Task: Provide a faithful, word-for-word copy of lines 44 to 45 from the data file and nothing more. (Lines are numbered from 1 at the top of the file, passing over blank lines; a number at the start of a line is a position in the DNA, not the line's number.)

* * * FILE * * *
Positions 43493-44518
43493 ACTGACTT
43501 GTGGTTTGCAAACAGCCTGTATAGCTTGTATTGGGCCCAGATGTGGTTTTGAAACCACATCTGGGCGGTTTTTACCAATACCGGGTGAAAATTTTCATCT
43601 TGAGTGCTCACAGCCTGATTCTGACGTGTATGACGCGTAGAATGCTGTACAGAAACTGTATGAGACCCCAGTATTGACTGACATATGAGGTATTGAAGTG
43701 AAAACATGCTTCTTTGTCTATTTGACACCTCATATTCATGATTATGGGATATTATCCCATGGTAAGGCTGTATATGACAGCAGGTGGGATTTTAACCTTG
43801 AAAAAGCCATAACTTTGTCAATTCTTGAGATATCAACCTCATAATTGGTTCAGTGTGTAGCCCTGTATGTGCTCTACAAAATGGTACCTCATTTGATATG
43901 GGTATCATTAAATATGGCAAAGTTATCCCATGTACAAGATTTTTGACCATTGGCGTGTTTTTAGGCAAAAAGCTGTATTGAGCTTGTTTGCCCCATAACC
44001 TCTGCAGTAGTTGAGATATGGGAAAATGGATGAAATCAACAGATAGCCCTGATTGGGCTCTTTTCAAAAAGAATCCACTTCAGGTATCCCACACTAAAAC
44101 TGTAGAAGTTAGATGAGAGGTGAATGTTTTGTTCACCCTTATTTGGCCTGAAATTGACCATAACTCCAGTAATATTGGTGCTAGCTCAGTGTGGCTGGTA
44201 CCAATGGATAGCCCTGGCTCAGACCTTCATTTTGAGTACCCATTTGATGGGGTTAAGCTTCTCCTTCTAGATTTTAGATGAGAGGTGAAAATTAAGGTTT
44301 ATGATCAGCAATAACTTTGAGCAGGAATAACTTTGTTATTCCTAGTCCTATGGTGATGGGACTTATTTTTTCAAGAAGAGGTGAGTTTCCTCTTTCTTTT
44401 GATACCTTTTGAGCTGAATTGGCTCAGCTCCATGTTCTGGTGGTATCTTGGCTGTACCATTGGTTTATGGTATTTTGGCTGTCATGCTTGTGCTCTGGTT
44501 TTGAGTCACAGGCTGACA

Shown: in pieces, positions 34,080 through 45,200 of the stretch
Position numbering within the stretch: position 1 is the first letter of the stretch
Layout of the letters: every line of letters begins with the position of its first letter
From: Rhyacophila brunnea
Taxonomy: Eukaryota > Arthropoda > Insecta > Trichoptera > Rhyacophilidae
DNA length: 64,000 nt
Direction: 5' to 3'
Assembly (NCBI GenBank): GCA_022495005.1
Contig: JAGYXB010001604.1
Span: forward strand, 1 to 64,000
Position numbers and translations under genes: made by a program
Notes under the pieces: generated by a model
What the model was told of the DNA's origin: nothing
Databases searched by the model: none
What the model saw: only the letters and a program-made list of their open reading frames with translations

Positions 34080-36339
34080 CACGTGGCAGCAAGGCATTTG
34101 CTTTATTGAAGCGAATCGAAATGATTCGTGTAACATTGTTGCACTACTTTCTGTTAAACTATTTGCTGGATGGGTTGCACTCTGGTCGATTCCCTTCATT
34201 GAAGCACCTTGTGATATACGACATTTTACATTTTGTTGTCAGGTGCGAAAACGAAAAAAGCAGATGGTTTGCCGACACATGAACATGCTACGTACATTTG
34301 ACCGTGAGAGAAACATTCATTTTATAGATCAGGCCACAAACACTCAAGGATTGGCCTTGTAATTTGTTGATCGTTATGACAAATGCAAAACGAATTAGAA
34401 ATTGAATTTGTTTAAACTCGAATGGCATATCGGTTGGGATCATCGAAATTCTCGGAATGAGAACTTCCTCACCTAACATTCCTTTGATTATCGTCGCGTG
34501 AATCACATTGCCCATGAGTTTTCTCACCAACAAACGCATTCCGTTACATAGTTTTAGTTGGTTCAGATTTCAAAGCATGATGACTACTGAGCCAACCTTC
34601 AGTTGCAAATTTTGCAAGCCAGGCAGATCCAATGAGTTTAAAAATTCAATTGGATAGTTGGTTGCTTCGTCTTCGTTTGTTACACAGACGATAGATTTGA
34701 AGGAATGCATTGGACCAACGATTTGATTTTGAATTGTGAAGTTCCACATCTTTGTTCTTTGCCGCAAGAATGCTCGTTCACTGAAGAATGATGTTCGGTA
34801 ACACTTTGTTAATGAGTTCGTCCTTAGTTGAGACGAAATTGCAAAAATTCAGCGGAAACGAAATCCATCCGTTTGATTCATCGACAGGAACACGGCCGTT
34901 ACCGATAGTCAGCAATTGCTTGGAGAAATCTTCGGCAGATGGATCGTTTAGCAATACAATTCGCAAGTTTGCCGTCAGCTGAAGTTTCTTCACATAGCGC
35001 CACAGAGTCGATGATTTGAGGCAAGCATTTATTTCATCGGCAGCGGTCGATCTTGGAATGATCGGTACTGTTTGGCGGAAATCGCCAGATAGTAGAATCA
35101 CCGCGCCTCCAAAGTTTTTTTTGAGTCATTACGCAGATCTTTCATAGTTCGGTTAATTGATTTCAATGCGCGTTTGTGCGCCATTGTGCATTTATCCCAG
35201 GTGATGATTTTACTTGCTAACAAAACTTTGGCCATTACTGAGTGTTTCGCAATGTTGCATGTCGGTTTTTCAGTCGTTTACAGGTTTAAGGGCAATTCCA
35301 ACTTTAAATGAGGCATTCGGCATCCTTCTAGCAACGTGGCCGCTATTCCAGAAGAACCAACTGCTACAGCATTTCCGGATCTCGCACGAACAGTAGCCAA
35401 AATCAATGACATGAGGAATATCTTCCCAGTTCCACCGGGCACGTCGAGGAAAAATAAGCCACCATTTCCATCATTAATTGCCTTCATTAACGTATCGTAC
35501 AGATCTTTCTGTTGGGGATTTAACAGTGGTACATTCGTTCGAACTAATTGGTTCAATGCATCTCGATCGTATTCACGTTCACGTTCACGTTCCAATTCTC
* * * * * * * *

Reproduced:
35401 AATCAATGACATGAGGAATATCTTCCCAGTTCCACCGGGCACGTCGAGGAAAAATAAGCCACCATTTCCATCATTAATTGCCTTCATTAACGTATCGTAC
35501 AGATCTTTCTGTTGGGGATTTAACAGTGGTACATTCGTTCGAACTAATTGGTTCAATGCATCTCGATCGTATTCACGTTCACGTTCACGTTCCAATTCTC